https://doi.org/10.1177/0038038598032002003 [Google Scholar]
  77. Sapir, E
    [1931] (1949) Communication. In D. Mandelbaum (ed.), Edward Sapir: Selected Writings in Language, Culture and Personality. Berkeley: University of California Press, pp. 104-109.
    [Google Scholar]
  78. Silverstein, M
    (1976) Shifters, linguistic categories, and cultural description. In K. Basso & H. Selby (eds.), Meaning in Anthropology. Albuquerque: University of New Mexico, pp. 11-55.
    [Google Scholar]
  79. Scott, J
    (1990) Domination and the Arts of Resistance. New Haven: Yale University Press.
    [Google Scholar]
  80. Shipley, J.T
    (ed.) (1970) Dictionary of World Literary Terms. London: George Allen & Unwin.
    [Google Scholar]
  81. Skeggs, B
    (1997) Formations of Class and Gender. London: Sage.
    [Google Scholar]
  82. Sperber, D
    (1975) Rethinking Symbolism. Cambridge: Cambridge University Press.
    [Google Scholar]
  83. Stallybrass, P. , and A. White
    (1996) The Politics and Poetics of Transgression. London: Methuen.
    [Google Scholar]
  84. Thompson, E.P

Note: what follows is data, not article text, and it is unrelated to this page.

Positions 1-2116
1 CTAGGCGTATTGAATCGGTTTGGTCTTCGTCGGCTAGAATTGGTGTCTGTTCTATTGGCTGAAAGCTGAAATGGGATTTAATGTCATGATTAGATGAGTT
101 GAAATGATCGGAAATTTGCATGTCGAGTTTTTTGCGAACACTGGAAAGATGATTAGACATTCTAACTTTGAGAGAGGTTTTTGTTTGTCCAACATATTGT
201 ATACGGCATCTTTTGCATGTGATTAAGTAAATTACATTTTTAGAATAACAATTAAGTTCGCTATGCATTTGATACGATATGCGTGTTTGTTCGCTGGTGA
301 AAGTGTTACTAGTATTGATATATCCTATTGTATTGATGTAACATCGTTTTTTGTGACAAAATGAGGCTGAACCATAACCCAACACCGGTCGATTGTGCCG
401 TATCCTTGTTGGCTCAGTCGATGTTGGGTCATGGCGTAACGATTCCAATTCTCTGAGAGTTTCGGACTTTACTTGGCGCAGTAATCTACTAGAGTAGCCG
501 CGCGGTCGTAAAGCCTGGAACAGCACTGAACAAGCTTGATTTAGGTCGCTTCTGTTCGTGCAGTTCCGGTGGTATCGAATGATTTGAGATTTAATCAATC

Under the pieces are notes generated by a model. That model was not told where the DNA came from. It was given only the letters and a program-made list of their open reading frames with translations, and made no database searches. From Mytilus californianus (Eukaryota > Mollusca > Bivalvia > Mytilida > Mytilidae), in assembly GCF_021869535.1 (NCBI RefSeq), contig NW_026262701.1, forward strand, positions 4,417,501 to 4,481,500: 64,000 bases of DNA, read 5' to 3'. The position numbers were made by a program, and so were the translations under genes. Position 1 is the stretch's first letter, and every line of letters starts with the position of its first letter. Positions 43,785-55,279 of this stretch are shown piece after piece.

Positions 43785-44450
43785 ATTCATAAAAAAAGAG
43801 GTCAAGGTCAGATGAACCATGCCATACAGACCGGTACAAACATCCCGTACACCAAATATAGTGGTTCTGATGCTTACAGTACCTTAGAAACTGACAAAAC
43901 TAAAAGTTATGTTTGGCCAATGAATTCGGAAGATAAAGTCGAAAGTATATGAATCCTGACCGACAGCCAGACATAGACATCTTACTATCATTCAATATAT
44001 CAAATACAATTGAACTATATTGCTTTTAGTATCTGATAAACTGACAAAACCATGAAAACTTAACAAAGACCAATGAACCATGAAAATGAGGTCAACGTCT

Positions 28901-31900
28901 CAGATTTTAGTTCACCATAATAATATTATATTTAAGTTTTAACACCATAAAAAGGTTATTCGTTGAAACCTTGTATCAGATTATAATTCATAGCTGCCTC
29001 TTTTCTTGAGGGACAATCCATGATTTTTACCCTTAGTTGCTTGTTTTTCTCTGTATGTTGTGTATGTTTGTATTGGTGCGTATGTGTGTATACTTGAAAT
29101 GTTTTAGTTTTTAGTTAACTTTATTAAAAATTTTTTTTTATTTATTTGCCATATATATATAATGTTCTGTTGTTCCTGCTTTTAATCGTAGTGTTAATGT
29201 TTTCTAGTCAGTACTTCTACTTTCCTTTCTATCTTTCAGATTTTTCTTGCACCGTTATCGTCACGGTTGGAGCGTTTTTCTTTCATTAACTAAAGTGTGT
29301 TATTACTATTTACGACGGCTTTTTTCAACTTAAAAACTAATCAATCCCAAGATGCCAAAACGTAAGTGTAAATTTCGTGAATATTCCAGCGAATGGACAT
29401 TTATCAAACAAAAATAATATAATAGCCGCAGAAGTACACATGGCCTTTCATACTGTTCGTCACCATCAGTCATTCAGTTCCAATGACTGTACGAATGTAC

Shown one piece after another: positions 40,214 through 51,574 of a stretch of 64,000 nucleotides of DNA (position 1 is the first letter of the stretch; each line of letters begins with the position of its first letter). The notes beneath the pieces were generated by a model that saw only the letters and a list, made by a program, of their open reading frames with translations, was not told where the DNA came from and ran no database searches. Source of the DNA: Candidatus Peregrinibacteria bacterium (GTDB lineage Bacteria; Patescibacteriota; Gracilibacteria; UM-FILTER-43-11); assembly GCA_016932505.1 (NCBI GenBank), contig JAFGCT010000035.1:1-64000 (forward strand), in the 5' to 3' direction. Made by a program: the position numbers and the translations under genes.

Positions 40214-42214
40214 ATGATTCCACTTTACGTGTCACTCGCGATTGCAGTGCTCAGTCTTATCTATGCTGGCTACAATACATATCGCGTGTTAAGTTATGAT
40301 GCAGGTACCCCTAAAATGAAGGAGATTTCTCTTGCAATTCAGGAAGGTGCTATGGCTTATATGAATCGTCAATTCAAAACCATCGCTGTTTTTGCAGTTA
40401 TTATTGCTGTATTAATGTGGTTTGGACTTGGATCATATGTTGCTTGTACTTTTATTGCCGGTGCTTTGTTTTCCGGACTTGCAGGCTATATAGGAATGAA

(1963) The Making of the English Working Class. London: Penguin.
    [Google Scholar]
  85. (1978) The Poverty of Theory and Other Essays. London: Merlin.
    [Google Scholar]
  86. Trudgill, P
    (1983) On Dialect. Oxford: Blackwell.
    [Google Scholar]
  87. Voloshinov, V
    (1973) Marxism and the Philosophy of Language. Cambridge, Mass: Harvard University Press.
    [Google Scholar]
  88. Urcioli, B
    (1996) Exposing Prejudice. Colorado: Westview Press.
    [Google Scholar]
  89. Wells, J.C
    (1982) Accents of English 2: The British Isles. Cambridge: Cambridge University Press.
    [Google Scholar]
  90. Williams, R
    (1977) Marxism and Literature. Oxford: Oxford University Press.
    [Google Scholar]
  91. Willis, P
    (1976) The class significance of school counter-culture. In M. Hammersley , & P. Woods (eds.), The Process of Schooling. London:Routledge & Kegan Paul,pp.188-200.
    [Google Scholar]
  92. (1977) Learning to Labour. Farnborough: Saxon House.
    [Google Scholar]
  93. Woolard, K
    (1985) Language variation and cultural hegemony: Toward an integration of sociolinguistic and social theory. American Ethnologist12: 738-48. doi: 10.1525/ae.1985.12.4.02a00090
    https://doi.org/10.1525/ae.1985.12.4.02a00090 [Google Scholar]
  • Article Type: Research Article
Keyword(s): Class; Hegemony; Inequality; Interactional sociolinguistics; Stylisation
This is a required field
Please enter a valid email address
Approval was successful
Invalid data
An Error Occurred
Approval was partially successful, following selected items could not be processed due to error